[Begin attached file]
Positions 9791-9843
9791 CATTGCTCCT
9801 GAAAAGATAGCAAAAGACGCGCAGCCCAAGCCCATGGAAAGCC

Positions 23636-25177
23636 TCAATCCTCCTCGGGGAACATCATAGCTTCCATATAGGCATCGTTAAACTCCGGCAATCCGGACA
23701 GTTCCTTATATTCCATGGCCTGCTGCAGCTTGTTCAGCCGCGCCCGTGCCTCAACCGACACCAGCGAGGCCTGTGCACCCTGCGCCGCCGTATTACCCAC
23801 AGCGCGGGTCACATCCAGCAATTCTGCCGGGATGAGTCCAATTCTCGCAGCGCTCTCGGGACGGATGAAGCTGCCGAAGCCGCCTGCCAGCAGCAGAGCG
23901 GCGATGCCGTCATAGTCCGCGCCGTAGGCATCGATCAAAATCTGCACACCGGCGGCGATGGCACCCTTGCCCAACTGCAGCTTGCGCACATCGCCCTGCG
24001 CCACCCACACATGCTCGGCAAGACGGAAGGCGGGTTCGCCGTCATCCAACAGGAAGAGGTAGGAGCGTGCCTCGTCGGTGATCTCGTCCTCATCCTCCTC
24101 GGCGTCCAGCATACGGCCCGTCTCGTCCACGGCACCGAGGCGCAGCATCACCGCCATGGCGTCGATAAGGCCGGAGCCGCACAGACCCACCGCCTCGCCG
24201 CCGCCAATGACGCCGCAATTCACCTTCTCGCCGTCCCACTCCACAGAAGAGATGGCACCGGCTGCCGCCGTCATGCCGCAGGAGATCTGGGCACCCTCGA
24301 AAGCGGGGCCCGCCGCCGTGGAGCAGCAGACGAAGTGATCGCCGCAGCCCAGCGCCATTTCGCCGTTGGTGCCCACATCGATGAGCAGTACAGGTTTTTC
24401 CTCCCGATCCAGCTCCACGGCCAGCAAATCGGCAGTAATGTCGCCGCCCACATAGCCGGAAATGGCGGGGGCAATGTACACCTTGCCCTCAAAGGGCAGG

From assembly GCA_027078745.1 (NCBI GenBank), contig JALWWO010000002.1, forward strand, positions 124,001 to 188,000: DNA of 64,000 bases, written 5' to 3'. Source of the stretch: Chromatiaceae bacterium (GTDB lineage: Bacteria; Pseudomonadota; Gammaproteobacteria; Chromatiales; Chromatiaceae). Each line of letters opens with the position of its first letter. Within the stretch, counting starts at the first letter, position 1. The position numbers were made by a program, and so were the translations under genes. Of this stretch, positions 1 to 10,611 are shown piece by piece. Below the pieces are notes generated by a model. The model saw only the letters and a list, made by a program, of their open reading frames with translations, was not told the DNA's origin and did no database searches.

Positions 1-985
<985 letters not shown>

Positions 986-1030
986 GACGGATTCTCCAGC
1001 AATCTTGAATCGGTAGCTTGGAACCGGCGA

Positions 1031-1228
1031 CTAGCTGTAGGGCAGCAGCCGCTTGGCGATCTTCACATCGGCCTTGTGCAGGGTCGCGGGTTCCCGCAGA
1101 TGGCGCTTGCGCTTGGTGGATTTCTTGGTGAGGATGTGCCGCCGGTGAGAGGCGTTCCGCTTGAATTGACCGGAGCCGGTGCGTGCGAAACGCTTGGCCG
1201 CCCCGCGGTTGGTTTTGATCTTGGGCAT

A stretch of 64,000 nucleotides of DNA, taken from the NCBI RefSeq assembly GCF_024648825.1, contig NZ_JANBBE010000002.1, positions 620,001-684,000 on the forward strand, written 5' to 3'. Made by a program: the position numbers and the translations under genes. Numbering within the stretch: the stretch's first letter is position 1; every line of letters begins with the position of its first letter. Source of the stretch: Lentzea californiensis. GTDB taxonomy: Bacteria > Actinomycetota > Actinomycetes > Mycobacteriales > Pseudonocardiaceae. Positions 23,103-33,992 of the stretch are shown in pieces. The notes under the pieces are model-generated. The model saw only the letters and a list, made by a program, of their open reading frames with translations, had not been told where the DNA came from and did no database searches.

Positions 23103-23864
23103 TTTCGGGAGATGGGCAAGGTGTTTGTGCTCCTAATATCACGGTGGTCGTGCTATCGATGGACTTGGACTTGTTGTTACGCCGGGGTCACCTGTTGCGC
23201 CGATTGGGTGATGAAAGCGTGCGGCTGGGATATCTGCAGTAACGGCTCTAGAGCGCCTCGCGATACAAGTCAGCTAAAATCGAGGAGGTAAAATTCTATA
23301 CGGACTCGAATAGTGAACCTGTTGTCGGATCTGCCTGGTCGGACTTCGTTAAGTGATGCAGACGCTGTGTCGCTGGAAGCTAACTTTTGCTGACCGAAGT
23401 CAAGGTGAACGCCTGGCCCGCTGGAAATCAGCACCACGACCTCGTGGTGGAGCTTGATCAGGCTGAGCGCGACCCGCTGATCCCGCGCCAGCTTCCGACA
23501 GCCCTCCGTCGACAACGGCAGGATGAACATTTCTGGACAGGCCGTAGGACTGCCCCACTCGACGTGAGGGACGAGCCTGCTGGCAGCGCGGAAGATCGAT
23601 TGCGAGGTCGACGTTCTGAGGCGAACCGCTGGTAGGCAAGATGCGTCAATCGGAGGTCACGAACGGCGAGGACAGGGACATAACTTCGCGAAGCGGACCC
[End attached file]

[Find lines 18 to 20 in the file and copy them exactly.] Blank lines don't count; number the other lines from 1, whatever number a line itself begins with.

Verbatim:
986 GACGGATTCTCCAGC
1001 AATCTTGAATCGGTAGCTTGGAACCGGCGA

Positions 1031-1228